Monday, February 9, 2015

Home Again: A Short Story

The wind howled. I pressed through the stinging white vortex swirling around me. The light was just ahead. I couldn't tell the distance in that storm, but it couldn't be far if I was seeing it.

Ten minutes later, I was pounding on the door with my fist, hoping the people inside would hear me above the wail of the blizzard.

A man came to the door. His eyes widened when he saw me.

"How... What are you doing out here?" He scooped me up in his arms like the child I was and kicked the door shut with the heel of his foot. He set me down in front of the fire and wrapped a blanket around my shoulders.

Before long, I was plenty warm, with a bowl of hot stew in my hands.

Wolves howled in the distance as Keith lay huddled close to the fire. Tomorrow he would journey back, which was both a good thing and bad. This search had been a disaster.

Daniel's girl was still missing. Coming back without her was worse than not coming back at all. What could he tell her mother? Saira had lost enough in Daniel's accident. Keith had made a rash promise in the moment and now he had to deal with one broken. One that involved leaving a nine-year-old girl to die in the forest, cold and alone. The thought's only accomplishment was to help his failure sear through him.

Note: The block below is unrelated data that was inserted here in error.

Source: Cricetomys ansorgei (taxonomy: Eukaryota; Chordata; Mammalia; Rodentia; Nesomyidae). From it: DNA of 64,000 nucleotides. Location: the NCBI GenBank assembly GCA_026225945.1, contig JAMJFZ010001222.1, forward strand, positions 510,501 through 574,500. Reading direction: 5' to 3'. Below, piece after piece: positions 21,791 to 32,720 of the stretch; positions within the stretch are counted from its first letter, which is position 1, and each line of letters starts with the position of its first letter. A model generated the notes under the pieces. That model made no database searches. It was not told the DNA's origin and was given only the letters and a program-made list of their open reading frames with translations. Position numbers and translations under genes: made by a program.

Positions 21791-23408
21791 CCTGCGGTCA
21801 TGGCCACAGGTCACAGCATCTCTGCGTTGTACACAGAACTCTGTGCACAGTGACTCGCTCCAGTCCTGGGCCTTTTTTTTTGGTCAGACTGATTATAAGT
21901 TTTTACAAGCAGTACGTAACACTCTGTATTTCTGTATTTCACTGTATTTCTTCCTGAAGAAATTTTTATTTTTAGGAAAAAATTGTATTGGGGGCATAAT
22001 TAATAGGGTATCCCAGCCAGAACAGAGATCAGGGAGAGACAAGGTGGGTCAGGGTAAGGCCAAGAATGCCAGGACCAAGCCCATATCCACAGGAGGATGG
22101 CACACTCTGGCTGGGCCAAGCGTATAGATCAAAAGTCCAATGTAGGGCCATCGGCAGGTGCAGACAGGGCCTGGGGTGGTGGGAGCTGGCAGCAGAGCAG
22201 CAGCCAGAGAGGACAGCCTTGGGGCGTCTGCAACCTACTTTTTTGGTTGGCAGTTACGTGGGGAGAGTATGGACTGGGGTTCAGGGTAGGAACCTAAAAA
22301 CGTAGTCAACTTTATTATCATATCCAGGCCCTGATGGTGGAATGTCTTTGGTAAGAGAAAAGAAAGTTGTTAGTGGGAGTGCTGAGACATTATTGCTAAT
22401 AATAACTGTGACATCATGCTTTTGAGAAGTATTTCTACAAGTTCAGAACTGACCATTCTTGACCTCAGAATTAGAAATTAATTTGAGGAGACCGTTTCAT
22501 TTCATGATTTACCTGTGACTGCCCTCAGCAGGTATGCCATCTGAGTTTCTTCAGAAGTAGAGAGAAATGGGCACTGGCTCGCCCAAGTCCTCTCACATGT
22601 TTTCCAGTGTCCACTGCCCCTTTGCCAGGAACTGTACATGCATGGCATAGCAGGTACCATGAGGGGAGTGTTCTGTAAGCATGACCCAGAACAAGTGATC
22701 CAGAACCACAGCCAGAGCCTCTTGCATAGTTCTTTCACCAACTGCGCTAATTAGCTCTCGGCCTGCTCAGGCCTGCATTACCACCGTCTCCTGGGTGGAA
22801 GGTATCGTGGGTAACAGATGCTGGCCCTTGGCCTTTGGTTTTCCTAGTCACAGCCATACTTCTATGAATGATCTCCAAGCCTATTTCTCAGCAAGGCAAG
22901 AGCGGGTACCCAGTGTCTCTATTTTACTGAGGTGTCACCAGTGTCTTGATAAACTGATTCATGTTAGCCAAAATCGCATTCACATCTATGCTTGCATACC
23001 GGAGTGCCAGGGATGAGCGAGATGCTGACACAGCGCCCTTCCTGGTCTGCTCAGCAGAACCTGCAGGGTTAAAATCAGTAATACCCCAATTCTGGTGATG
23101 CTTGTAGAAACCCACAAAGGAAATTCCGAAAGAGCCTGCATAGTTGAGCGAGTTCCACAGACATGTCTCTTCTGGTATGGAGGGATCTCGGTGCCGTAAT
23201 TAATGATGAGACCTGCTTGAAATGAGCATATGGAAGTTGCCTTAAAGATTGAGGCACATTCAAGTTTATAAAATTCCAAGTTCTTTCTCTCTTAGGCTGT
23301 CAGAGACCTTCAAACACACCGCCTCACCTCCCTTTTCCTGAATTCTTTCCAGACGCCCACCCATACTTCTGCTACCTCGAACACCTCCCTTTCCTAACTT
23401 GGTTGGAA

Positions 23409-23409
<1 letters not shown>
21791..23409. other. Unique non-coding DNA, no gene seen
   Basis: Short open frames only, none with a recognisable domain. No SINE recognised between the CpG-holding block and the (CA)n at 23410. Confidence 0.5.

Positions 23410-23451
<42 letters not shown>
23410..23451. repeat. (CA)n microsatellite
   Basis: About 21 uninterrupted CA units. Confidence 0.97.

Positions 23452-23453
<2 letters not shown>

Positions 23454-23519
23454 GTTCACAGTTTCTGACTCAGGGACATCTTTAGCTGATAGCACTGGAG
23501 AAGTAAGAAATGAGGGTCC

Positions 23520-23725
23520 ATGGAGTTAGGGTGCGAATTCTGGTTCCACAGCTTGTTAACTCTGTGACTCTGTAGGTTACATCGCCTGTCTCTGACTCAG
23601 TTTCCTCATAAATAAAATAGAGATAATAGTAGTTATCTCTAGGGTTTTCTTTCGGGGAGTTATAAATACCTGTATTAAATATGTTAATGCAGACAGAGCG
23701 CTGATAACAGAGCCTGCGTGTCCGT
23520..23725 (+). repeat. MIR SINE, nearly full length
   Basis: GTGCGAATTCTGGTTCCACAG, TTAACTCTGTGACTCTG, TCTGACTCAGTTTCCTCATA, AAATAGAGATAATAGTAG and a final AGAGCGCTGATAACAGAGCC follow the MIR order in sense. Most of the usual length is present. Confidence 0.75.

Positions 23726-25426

He woke before dawn. How long had he been sleeping? Not long, judging by how tired he felt. But then, he hadn't expected to sleep at all with Brielle on his mind. He must have fallen asleep praying.

Keith broke camp, checked that his fire was completely extinguished, and trudged in the direction of Saira's village. He hadn't gone far when noticed something in the snow. A disturbance irregular to forest creatures. It hadn't snowed for a few days; perhaps this was the reason. Thank you, Lord, he thought as he knelt to see what the tracks had to show him. They were the size of Brielle's, and headed northwest. Keith stood and followed the path they directed him to walk.

Not more than a mile or two from the place Keith had slept was a cabin. He should have recognized the place long before he came so close. He'd never come in the deep winter, and the snow must have disguised the area.

He pushed through the wind to reach the door and pounded hard on the wooden barrier to be heard above the sound of the wild north. Before long, the door was opened and he stumbled inside.

The man who'd let him in slammed the door firmly shut. "Keith! What are you doing out here this time of year?"

"The girl." Keith hadn't realized how cold and tired he was until he'd been engulfed by the warmth of John's cabin. "Is she here?"

"You mean Brielle? Yes, she's fine." He gestured down the hall to the bedroom. "She's still asleep."

John helped his friend out of his winter coat and hung it on the hooks near the doorway, then stoked the fire while Keith shed the rest of his gear.

"Can I get you anything?" John stood and brushed the soot off his hands. "Hungry? I just made a pot of stew last night."